14 Determining Possible Gametes The parental generation cross between these two plants PP x pp will result in all progeny being PpThey will be phenotypically purpleThey are all heterozygous for flower colorPp
15 Determining Possible Gametes These first generation (F1) plants will then self fertilize to create the second (F2) generationStart with the genotype of each parentParent 1 Pp; Parent 2 PpHalf of parent 1’s gametes will contain P the other half will contain pHalf of parent 2’s gametes will contain P the other half will contain pPpPp
16 Punnett Squares Graphical representation of each parents gametes Allows for prediction of possible progeny for a given set of parentsDetermine the gametes of the parentsArrange the gametes on a grid to predict the genotypes and phenotypes of the next generation
17 Punnett SquaresArrange the gametes of one parent across the top of the gridPp
18 Punnett SquaresArrange the gametes of the other parent down the side of the gridPpPp
19 Punnett Squares P p P P p P p p Fill in the boxes of the parental gametes from the top down through the boxesPpPPppPp
20 Punnett Squares P p P P P P p P p p p p Fill in the boxes of the parental gametes from the side across through the boxesPpPPPPpPpppp
21 Punnett Squares P p P P P P p P p p p p The interior of the boxes now has the possible genotypes of the progeny from this parental cross of Pp x PpPpPPPPpPpppp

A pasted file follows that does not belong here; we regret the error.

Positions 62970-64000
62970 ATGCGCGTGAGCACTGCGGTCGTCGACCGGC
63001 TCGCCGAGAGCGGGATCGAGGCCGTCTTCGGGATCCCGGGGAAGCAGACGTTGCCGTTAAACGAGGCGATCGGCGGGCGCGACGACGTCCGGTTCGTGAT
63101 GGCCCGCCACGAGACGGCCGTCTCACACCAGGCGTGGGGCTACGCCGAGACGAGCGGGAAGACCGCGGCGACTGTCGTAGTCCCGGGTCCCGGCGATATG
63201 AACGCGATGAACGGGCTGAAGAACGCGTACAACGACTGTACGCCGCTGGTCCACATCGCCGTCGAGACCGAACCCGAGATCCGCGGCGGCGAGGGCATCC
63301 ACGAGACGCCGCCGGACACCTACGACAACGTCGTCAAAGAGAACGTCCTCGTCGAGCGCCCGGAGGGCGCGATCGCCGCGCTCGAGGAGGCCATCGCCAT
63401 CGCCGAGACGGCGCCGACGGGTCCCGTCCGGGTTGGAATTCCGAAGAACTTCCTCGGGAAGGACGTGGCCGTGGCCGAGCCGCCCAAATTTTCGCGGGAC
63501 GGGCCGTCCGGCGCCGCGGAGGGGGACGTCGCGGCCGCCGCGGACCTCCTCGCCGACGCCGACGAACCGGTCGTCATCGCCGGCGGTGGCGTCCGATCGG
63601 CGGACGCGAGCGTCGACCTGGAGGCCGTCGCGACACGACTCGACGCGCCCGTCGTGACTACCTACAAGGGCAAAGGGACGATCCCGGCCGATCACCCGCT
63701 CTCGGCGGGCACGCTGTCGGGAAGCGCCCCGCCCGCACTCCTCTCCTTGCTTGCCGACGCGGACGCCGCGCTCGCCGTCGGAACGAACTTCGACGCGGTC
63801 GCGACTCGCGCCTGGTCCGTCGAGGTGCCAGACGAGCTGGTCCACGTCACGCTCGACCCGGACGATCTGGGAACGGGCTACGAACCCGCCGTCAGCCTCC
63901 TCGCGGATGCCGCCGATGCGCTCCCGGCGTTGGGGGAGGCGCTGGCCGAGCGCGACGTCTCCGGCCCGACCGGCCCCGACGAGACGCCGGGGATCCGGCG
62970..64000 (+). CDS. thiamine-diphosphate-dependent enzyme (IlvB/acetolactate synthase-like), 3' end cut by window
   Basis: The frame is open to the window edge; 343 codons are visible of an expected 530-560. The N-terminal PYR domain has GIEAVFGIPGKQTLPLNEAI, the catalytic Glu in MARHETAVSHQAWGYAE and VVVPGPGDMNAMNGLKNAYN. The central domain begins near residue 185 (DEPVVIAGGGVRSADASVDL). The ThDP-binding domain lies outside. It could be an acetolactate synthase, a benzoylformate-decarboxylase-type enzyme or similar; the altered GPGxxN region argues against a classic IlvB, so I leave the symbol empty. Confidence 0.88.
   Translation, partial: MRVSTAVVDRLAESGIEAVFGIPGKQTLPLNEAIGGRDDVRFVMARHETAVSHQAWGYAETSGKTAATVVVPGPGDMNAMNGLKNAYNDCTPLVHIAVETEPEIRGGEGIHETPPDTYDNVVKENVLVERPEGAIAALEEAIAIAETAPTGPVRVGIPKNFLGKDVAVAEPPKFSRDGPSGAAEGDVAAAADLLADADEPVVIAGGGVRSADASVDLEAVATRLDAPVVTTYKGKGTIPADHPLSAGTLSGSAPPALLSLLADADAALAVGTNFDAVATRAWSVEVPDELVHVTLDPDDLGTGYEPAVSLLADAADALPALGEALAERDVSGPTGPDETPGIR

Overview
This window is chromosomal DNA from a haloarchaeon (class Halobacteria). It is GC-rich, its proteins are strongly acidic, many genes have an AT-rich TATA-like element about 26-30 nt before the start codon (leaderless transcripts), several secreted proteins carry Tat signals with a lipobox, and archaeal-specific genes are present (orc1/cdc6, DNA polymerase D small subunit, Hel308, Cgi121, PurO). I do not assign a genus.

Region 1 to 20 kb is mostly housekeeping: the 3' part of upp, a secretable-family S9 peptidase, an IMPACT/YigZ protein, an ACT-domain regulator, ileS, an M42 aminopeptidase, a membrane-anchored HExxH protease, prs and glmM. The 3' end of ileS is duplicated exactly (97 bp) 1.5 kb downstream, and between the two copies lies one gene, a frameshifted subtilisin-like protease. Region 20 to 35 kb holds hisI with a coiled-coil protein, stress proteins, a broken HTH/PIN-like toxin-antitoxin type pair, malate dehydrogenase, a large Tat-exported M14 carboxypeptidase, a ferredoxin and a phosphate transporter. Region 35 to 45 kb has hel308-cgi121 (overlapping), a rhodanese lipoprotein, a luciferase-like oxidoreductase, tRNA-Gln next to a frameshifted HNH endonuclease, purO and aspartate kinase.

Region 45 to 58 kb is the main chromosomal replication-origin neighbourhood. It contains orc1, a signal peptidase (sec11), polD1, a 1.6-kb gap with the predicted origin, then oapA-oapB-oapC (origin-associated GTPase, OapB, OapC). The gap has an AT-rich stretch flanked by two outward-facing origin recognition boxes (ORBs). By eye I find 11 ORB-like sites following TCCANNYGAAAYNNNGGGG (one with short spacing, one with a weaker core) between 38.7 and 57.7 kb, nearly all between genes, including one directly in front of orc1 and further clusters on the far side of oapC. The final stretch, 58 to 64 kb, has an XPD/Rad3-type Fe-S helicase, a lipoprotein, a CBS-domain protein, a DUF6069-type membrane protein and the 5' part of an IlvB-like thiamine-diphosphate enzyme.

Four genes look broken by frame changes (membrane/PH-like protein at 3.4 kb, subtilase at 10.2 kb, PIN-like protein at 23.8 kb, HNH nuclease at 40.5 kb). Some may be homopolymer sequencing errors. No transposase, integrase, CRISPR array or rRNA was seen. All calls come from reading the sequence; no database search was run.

22 Punnett Squares P p P P P P p P p p p p Genotypically Phenotypically 25% Homozygous Purple50% Heterozygous Purple25% Homozygous WhitePhenotypically75% Purple25% WhiteHomozygousHeterozygousPPPPpPurplePurpleHeterozygousHomozygousPppppWhitePurple
23 Test Cross Used to determine an unknown individual’s genotype. Cross unknown with a known homozygous.Which homozygous? A dominant or recessive? … see next slide for answer
24 Test Cross *Homozygous Recessive! Allows you to deduce the genotype by offspring produced.If any offspring are recessive then the unknown must have been Heterozygous.If all offspring are dominant the unknown purple plant is homozygous dominant
25 Test Cross You found a purple pea plant … Is it homozygous or heterozygous for flower color?Test cross is with a white pea plantIf it is homozygouspurpleIf it is heterozygouspurple
26 Two Factor CrossesA two factor cross looks at two different traits at the same time for example seed shape (round or wrinkled) AND plant height (tall or short)Set up is the same for the punnett squareKeep the alleles for each trait together in the boxes!!
27 Two Factor Crosses Peas can be either round (R) or wrinkled (r) Plants can be tall (T) or short (t)A plant can be homozygous for either or both of these traits (RRTT, RRtt, rrTT,rrtt)round tall, round short, wrinkled tall, wrinkled shortA plant can be heterozygous for either or both of these traits (RrTt, RRTt, RrTT,)round tall for all of them
28 Two Factor CrossesWe’ll cross two double heterozygous plants (RrTt x RrTt)Each gamete will have one allele of each traitThe gametes produced by each of these individuals are as followsRTRtrTrt
29 Two Factor Crosses R t r T Arrange the gametes of one parent across the top of the gridArrange the gametes of the other parent down the side of the gridRrTt